"It's our hope that every district in the country will access all the resources shared today and launch their own fentanyl awareness campaign," Gustafson said.
Hays Consolidated Independent School District in Texas
In spring 2022, the 23,000-student Hays Consolidated school system experienced its first on-campus fatal drug overdose. Then, in the summer and fall of 2022, there were five more drug-related student deaths, five on-campus interventions with naloxone, and 14 suspected off-campus student fentanyl poisonings, said Jeri Skrocki, director of safety and security.
Those tragedies led the district to begin a multidisciplinary approach to prevention and intervention of drug use, including fentanyl abuse. To start, the district hosted a roundtable with fire department representatives, emergency medical technicians, local law enforcement and judges to determine best practices for sharing information about community drug threats and resources.
The district also reached out to students and families to learn what help they needed to prevent fentanyl use. Transparency in prevention approaches was critical, Skrocki said.
"What we wanted to do is have all of these partners standing together as one, and basically, we wanted to be able to help and aid our child that was suffering," Skrocki said. School nurses and local pediatricians were also included in collaborations.
When the district realized apathy still existed around the threat of fentanyl, Skrocki said, it worked with local law enforcement to emphasize to community members that the district was not aiming to put first-time drug users in jail — but to provide resources to prevent more deaths.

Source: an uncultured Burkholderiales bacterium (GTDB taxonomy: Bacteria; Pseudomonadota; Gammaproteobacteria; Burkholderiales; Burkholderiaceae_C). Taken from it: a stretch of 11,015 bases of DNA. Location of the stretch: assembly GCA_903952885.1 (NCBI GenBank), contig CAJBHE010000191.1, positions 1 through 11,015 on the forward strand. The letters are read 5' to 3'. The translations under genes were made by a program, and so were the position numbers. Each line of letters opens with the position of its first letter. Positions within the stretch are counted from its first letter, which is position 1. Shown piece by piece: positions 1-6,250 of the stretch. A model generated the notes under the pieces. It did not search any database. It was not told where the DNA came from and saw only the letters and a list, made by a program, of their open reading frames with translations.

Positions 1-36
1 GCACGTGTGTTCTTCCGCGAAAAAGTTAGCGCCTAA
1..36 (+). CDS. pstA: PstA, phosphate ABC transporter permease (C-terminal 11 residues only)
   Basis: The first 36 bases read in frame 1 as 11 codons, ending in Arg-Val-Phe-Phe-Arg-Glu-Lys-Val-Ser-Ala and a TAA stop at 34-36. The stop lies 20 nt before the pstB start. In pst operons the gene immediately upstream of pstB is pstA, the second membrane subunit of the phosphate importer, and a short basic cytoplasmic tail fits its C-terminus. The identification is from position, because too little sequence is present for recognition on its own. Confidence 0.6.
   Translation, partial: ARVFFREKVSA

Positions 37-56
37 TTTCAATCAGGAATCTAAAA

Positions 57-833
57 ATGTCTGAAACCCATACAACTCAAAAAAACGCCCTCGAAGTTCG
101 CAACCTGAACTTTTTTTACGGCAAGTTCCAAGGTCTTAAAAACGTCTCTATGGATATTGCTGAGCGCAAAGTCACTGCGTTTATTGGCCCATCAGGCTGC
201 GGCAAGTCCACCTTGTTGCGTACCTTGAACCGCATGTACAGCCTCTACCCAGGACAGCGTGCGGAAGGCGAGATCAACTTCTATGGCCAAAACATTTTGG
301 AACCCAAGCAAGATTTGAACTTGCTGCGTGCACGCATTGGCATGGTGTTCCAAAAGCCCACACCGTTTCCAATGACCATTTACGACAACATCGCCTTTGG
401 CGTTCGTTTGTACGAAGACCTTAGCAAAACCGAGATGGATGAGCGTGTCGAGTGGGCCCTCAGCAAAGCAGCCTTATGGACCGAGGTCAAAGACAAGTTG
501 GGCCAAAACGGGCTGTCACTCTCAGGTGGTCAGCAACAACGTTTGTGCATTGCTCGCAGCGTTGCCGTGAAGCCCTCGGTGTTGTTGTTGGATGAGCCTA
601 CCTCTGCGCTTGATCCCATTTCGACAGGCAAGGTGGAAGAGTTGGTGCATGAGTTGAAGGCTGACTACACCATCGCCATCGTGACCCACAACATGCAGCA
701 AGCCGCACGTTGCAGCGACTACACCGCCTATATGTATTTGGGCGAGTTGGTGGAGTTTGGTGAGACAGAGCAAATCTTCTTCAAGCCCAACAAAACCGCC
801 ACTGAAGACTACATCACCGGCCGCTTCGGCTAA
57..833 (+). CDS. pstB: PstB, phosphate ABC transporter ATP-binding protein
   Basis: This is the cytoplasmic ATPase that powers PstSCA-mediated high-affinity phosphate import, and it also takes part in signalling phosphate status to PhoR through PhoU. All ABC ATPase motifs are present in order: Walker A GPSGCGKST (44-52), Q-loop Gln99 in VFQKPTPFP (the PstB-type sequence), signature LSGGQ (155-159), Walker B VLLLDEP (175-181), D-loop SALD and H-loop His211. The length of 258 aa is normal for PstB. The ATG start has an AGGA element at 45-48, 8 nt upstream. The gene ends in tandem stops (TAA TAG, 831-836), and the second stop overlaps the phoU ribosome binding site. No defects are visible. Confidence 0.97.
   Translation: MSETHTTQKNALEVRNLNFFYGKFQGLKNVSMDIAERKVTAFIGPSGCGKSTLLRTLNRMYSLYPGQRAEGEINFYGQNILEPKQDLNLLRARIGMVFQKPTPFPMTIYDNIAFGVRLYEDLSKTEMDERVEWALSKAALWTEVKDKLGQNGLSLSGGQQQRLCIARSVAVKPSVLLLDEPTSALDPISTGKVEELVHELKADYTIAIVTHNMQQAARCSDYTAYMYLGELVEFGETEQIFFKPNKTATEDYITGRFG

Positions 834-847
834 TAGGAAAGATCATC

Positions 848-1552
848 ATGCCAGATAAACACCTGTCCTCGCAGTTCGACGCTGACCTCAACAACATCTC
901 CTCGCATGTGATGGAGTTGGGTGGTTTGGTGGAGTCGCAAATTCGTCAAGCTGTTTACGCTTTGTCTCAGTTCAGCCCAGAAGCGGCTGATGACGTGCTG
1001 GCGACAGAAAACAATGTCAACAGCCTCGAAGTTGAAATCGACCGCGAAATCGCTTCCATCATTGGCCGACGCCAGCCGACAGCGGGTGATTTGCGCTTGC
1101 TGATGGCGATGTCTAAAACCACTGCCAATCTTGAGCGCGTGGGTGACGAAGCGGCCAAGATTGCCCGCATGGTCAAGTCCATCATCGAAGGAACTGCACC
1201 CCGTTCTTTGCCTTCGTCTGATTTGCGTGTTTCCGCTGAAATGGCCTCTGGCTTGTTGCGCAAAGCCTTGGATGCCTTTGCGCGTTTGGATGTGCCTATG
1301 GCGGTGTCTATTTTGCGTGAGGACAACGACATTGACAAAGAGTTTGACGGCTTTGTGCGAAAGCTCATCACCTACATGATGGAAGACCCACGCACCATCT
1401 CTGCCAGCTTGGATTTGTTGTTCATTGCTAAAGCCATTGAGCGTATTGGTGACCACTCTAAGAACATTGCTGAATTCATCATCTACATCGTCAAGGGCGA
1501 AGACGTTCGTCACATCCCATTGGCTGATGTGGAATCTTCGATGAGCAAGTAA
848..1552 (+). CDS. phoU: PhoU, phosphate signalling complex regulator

"Ultimately, bottom line and what I'll say to anybody who will listen is, 'Please take the time to network with your kids, with your families, and really determine what does your community need and how do they need it and package it that way,'" Skrocki said.
Los Angeles Unified School District in California
The country's second largest school system, with just over 400,000 students, also has a multilayered approach to fentanyl poisoning prevention. Its approach really gained momentum when the Los Angeles district suffered its first on-campus fentanyl overdose in September 2022, said Dr. Smita Malhotra, the district's chief medical director.
By October 2022, Narcan, a brand of naloxone, was in all K-12 schools. It has since been added to early education, adult education and after-school centers. In addition, the district recently adopted a policy allowing students to carry naloxone on school campuses, said Paulina Rock, executive director of the district's Office of Health Emergency Response and Support.
The district's police department also created an app called Los Angeles Schools Anonymous Reporting (LASAR) for reporting any suspected drugs on campuses.
And the district convened a working group to develop informational modules in fentanyl awareness and prevention for students and parents. The four modules cover substance abuse, mental health, psychological first aid and fentanyl.
More work and resources are being developed, including social media posts, podcasts, websites, trainings and webinars, said Malhotra and Rock.
"We know that there is a large education aspect to this," Malhotra said.